Was there already a Bharatanatyam community in Hong Kong when you arrived? How has it evolved in the past 10 years?

The biggest problem in Hong Kong was (and still remains) that most classical dance teachers don’t stay long, so their students have had to go through the heartbreak of seeing their teacher leave and not having a replacement. Also, with style differences within Bharatanatyam, it is difficult to keep following different teachers. When I arrived in Hong Kong, many interested in Indian dance didn’t want to join, as they didn’t want to risk losing another teacher. Some people waited for a while before joining my classes. I had to pass a time test in a way. Now, after 10 years, it is much easier, as the name Cosmic Dance speaks for itself and people recognize it, so I don’t have to work so hard on promoting and advertising. We have also built up our audience and friends of Cosmic Dance who support our events.

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You’ve practiced Bharatanatyam in India, Kazakhstan, Armenia, and now Hong Kong. Has Bharatanatyam been welcomed differently in those different countries?

In India, people have been exposed to classical dance for many generations, so there is no need to explain or introduce the concept. On the other hand, they have certain expectations about how it should look, how it should be taught, and how it should be performed. In this traditional environment, innovations are not so easy to introduce.

In Hong Kong, even though people might not know much about Indian classical dance, they can compare it to Chinese opera, which has the dramatic aspect. They can also relate to the religious and methodological stories behind dance, so there is fertile ground for Bharatanatyam to flourish among local Chinese people. In the local culture, teachers are also seen as significant and respected figures. That makes teaching very rewarding. The downside to Hong Kong is the high cost of living that makes studio rents unaffordable and, as most students are working overtime, they find it hard to find time and energy to commit.

Kazakhstan is where I started learning Bharatanatyam dance. My first teacher is doing an amazing job promoting this form of dance over there. She remains as the only Bharatanatyam teacher. It is quite tough to compete with modern dance styles and, due to the small population, it is difficult to grow and build a big student base. On the other hand, people of Kazakhstan love watching and appreciate Indian classical dance.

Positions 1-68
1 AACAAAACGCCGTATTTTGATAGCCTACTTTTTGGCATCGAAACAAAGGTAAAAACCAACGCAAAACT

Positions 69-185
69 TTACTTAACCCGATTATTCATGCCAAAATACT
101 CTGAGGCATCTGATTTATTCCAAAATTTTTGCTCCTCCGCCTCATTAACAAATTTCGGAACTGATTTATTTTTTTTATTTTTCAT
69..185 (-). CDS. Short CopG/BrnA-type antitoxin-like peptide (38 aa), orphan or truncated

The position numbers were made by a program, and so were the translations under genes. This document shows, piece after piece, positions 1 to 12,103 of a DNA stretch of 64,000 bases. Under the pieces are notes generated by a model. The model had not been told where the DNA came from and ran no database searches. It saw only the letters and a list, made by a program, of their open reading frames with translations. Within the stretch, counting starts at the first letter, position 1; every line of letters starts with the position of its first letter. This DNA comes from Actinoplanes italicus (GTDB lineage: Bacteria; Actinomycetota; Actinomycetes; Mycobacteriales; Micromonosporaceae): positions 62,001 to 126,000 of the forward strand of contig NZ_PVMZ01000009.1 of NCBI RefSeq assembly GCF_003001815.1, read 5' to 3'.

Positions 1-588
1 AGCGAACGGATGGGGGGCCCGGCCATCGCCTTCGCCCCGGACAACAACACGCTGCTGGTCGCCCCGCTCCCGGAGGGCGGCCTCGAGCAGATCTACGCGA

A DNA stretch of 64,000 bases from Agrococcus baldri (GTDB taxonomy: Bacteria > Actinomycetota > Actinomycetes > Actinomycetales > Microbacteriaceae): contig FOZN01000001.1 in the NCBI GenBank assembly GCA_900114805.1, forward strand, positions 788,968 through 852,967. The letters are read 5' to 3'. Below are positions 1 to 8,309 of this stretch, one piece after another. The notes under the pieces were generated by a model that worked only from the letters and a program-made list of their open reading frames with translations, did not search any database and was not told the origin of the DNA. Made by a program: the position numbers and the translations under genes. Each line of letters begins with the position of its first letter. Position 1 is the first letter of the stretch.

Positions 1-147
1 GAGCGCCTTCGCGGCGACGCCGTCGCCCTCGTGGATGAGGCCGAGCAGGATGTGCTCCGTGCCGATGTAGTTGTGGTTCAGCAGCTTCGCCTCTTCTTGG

In Armenia, the concept was so new that people had never heard or seen anything like Indian classical dance, so they had no idea how to react, but the overall response was that it was ‘interesting.’ I didn’t spend enough time to form relationships over there, but hopefully some interest has sparked. One thing common to all places outside India is that I attract local students to learn Indian classical dance, as they can relate to me as a foreigner practicing it.

How would you like to expand Cosmic Dance in the future?

Cosmic Dance expansion started happening even without me thinking about it. Throughout the years, I have taught so many different people from different places, and when they have moved out of Hong Kong, we have stayed in touch. Now we have a truly global Cosmic Dance family; we can meet for performances and workshops in or outside Hong Kong. I hope Cosmic Dance can continue to grow in that direction and join more international festivals and get chances to travel as a group. My personal goal is that I want to continue with my research in preventing of injuries and rehabilitation for Bharatanatyam dancers, as well as to help students and fellow dancers to dance without pain.